Tag Archives: Dallas Conviction Integrity Unit

Families of Wrongfully Convicted Call on NY Mayor to Reform NYPD Policies

In a Letter to Mayor de Blasio and a rally at New York’s City Hall, victims of infamous Brooklyn detective Louis Scarcella, including some men who have been recently released after decades in prison, joined families of the wrongfully convicted to ask Mayor Bill de Blasio to immediately institute reforms that could help prevent wrongful convictions in New York City.

Families called on the NYPD to institute universally accepted methods to help prevent wrongful convictions by recording all interrogations and conduct “double blind” procedures in live police lineups and photo arrays. These practices have been endorsed by the International Association of Police Chiefs. It is the law in 22 states including New Jersey and Connecticut. The New York State Senate passed reforms in last session for the first time in years, but the State Assembly failed to act.It was a moving tribute to all those wrongfully convicted.

We were joined by Henry McCollum, who spent 30 years on death row. He gave a moving talk about how he and his brother, who were visiting NC from Jersey City , as young teens, were essentially kidnapped by police and coerced into a false confession. He talked about his disabled brother who was tortured into confessing, and how he watched 42 men go to their deaths while they were on death row. They were exonerated last year, but are damaged for life. If ever there was a testament to the need to reform NYPD procedures for recording interrogations, this was it.

Families also asked the NY City Council and NY State Legislature to establish an independent Innocence Commission, provide oversight of the five District Attorneys offices by establishing disciplinary procedures for ADA’s and police who engage in obtaining coerced confessions, withholding evidence and falsely identifying suspects. These practices were employed by notorious Brooklyn detective Louis Scarcella who, with the complicity of former DA Charles Hynes, engaged in actions that led to wrongful convictions and the imprisonment of scores of men for decades. Dozens of cases are still under review in Brooklyn while many remain incarcerated. As a result of Scacella and other cases, New York City has recently paid in excess of $100 million to wrongfully convicted victims.

They highlighted recent “conviction reviews” that were deeply flawed and resulted in maintaining the wrongful convictions including Manhattan DA Cy Vance’s 18-month review of Jon-Adrian Velazquez’s case, John Giuca’s case in Brooklyn and former Nassau DA Kathleen Rice’s three year review of Jesse Friedman’s case, made famous by the film, Capturing the Friedmans. In all of these cases, the conviction reviews were rejected by prosecutors with little or no transparency.

According to the Innocence Project

In NYC, 11 real perpetrators identified went on to commit five murders and three rapes

52% of New York’s DNA exonerations involved eyewitness misidentification, 48% of New York’s DNA exonerations involved a false confession.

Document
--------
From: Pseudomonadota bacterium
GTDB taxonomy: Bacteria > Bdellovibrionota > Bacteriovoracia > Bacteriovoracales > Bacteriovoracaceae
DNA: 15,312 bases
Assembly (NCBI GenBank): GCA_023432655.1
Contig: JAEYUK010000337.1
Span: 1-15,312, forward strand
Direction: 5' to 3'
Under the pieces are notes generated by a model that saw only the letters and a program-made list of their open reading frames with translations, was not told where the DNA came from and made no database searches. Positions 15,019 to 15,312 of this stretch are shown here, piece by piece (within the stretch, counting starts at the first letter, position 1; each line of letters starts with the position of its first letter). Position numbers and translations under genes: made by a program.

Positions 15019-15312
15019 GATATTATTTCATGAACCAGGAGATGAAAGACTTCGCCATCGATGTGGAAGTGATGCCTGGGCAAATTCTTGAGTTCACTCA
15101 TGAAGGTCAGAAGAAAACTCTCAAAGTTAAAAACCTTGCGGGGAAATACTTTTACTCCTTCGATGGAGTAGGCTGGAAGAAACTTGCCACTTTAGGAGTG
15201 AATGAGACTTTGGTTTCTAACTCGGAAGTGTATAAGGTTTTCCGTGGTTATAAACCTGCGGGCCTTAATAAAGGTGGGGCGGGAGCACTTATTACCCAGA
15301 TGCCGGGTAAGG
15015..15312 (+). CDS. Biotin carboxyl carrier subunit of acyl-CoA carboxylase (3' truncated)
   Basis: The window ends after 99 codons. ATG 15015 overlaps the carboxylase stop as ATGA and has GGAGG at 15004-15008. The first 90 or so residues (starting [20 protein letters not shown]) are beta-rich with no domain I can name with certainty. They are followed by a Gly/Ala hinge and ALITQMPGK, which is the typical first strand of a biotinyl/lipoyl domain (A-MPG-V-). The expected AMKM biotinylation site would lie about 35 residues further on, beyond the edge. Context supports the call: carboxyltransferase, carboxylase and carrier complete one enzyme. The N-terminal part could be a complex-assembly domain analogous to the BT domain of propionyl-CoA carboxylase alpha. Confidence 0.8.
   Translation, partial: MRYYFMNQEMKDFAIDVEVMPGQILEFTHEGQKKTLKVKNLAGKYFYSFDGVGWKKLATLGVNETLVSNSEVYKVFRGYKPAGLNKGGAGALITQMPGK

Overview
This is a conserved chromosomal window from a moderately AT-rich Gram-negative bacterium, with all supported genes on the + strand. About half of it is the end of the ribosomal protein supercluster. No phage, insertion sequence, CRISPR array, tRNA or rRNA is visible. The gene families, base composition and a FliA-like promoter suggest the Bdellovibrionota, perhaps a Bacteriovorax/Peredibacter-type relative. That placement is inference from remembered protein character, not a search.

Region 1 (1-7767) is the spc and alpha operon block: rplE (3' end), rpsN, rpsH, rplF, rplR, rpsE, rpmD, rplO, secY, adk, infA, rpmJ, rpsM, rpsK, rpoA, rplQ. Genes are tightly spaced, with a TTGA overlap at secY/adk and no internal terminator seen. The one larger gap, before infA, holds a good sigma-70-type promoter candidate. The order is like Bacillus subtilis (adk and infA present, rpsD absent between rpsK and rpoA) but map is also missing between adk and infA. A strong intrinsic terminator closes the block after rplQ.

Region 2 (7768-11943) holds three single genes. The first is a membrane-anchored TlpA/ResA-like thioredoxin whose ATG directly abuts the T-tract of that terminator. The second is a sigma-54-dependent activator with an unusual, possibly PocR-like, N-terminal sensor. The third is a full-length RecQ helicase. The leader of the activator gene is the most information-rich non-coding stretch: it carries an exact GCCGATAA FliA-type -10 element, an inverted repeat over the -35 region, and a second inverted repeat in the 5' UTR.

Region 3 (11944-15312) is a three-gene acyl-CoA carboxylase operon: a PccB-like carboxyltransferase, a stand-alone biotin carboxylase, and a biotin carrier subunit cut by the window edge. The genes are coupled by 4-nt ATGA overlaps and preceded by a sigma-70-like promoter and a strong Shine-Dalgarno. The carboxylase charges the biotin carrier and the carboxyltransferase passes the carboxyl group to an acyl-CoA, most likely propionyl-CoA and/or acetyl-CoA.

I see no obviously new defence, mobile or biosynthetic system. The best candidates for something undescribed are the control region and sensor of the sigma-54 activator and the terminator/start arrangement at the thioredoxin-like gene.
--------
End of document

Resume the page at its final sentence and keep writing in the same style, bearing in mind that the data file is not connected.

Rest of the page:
Of the 330 DNA exonerations, 150 actual perpetrators were identified and went on to commit 70 sexual assaults, 30 murders and 25 other violent crimes

Families of the Wrongfully Convicted was started by exoneree Derrick Hamilton when he called me on the phone from prison with Shabak Shakur, exonerated this year,  Danny Rincon, and Nelson Cruz, both still serving life terms, innocently.

Barry Scheck Urges New York Court to Reopen Jesse Friedman’s 1989 Mass Sex Abuse Conviction

Barry Scheck, the most prominent member of District Attorney Kathleen Rice’s “Friedman Case Advisory Panel” and co-founder of The Innocence Project, submitted a sworn statement  asking the Nassau County Court to undertake a “full evidentiary hearing” and release to Friedman’s lawyers the original case files that have been kept secret by the DA for over 25 years. He joins a chorus of other respected voices in criminal justice in requesting the disclosure of the investigative files that were not made available to the Advisory Panel.

“I believe it would be desirable for the court and the parties, utilizing whatever procedural mechanisms the court deems suitable, to review materials not available to the Advisory Panel, such as grand jury minutes, the original case file, and the results of the re-investigation to aid in finally resolving, to the extent possible the issue of Jesse Friedman’s guilt or innocence.”

Friedman, whose wrongful conviction was chronicled in the Oscar nominated film, Capturing the Friedmans, today, June 13, 2014, filed a motion with the Nassau County Court asking to overturn his conviction and dismiss the charges on the grounds of actual innocence, and that unlawfully coerced testimony was presented before the grand jury in 1988. Friedman was charged with 243 counts of child sexual abuse and sodomy, and forced to plead guilty after being threatened with life in prison by Judge Abigail Boklan who, despite hearing no evidence in the case, was convinced of Jesse Friedman’s guilt. Friedman served 13 years in maximum-security prisons and remains branded as a Level III sex offender.

In 2010, the U.S. Court of Appeals for the Second Circuit issued an extraordinary opinion, concluding that there was a “reasonable likelihood Jesse Friedman was wrongfully convicted.” The justices called for the Nassau DA to allow for an evidentiary hearing, but she chose instead to conduct a “conviction review.”

The filing comes a year after Nassau County DA Kathleen Rice rejected Friedman’s innocence claims after a 2 1/2 year “conviction integrity review.” Rice, who is now running for congress, issued a scathing and gratuitous report  that revealed  that her office had no intention of following the Second Circuit’s request to honestly reinvestigate the case.

Recantation of Chief Prosecution Witness